Article December 28, 2000
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Carpooling could be death trap for teens

Carpooling could be death trap for teens

Teen drivers face much higher odds of having a fatal accident when they have passengers in the car or when driving at night, according to a recent study.

A 17 year old is three times more likely to die in an accident when driving with three or more other passengers, the study by the Journal of the American Medical Association found. It also indicated the death rate of teen drivers increases sharply after 10 p.m.

The study further fuels arguments by groups like the Insurance Institute for Highway Safety that recommend beginning drivers not be allowed any passengers and drivers under 18 be banned from the roads after 10 p.m. They argue that teens tend not to concentrate as well when their friends are in the car and will sometimes show off for passengers by speeding or changing lanes without signaling.

Conversely the study found that amongst drivers between the ages of 30-59, most accidents occurred when the driver was alone; the least when there were two other passengers.

Free speech on the roads

In a scathing inditement on the recent bribery scandal surrounding the International Olympic Committee’s decision to hold the 2002 Winter Games in Salt Lake City, a Utah man ordered special Olympic vanity license plates reading "SCNDL." The only problem was state officials found the motorist’s stance a little too over-the-top and demanded he turn in his plates or lose his vehicle registration. But when the American Civil Liberties Union got involved, the state soon reversed its decision allowing the man to continue with his crusade against no good.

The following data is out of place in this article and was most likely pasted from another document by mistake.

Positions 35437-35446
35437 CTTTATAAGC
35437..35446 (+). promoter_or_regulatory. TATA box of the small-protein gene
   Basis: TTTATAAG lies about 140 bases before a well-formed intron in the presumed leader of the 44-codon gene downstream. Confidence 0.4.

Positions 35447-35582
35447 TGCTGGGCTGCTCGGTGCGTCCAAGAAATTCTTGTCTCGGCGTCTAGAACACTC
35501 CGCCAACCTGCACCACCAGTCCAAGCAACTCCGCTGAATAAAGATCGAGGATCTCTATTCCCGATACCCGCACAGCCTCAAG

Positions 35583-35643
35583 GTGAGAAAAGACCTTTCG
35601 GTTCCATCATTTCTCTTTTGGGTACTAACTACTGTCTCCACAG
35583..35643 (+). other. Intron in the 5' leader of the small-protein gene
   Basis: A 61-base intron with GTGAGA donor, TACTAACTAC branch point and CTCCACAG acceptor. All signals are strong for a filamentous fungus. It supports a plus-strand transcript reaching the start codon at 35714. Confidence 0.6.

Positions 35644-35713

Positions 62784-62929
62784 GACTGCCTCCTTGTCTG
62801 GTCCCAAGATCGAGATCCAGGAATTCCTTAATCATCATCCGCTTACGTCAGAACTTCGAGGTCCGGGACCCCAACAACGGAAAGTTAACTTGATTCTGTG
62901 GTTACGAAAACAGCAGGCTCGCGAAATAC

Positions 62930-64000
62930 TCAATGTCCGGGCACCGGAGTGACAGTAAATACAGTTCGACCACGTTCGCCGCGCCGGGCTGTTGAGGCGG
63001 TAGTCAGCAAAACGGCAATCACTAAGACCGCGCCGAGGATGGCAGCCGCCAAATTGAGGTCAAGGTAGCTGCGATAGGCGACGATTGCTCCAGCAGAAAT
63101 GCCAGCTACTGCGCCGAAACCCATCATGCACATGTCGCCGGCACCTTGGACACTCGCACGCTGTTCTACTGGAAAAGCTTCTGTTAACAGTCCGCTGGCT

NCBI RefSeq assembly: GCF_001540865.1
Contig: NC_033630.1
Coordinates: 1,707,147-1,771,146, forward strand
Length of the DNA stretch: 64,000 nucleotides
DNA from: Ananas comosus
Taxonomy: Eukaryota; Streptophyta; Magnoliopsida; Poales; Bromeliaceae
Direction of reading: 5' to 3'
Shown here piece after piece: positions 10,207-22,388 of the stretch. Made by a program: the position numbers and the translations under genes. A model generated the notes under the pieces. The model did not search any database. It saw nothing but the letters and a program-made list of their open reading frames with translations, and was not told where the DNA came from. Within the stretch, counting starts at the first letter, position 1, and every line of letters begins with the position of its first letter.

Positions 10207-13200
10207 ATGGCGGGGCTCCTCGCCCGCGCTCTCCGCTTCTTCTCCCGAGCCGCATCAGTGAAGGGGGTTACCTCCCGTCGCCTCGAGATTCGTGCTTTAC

Louisiana motorists bearly make it home

Drivers out for a Sunday night cruise on a central New Orleans freeway were forced to grin and bear it while they waited for the New Orleans Audubon Zoo to round up a black circus bear that had tumbled out of a truck. While trying to get a bearing on his directions, the circus star was hit by a passing trailer but was not seriously hurt. Motorists who were forced to bear witness to the accident called police, who then contacted the New Orleans Zoo. Animal experts were forced to shoot the 450-lb performer with a tranquilizer gun in order to get him to the zoo for treatment. After a few hours of rest and some hay, the big guy was said to have shown bearly any after-effects from his ordeal.

Skate or die

What do you get when you race a few hundred in-line skaters through a tunnel as part of a "car-free" day event? A crash, a pileup and gridlock.

Just moments after a recent in-line skating race began in Amsterdam, The Netherlands, a huge human pileup resulted in 50 injuries. The race was part of "Car-Free Sunday," an event organized by environmentalists to call attention to rising traffic and pollution in The Netherlands. Automobiles were banned from the heart of Amsterdam and several road events were held.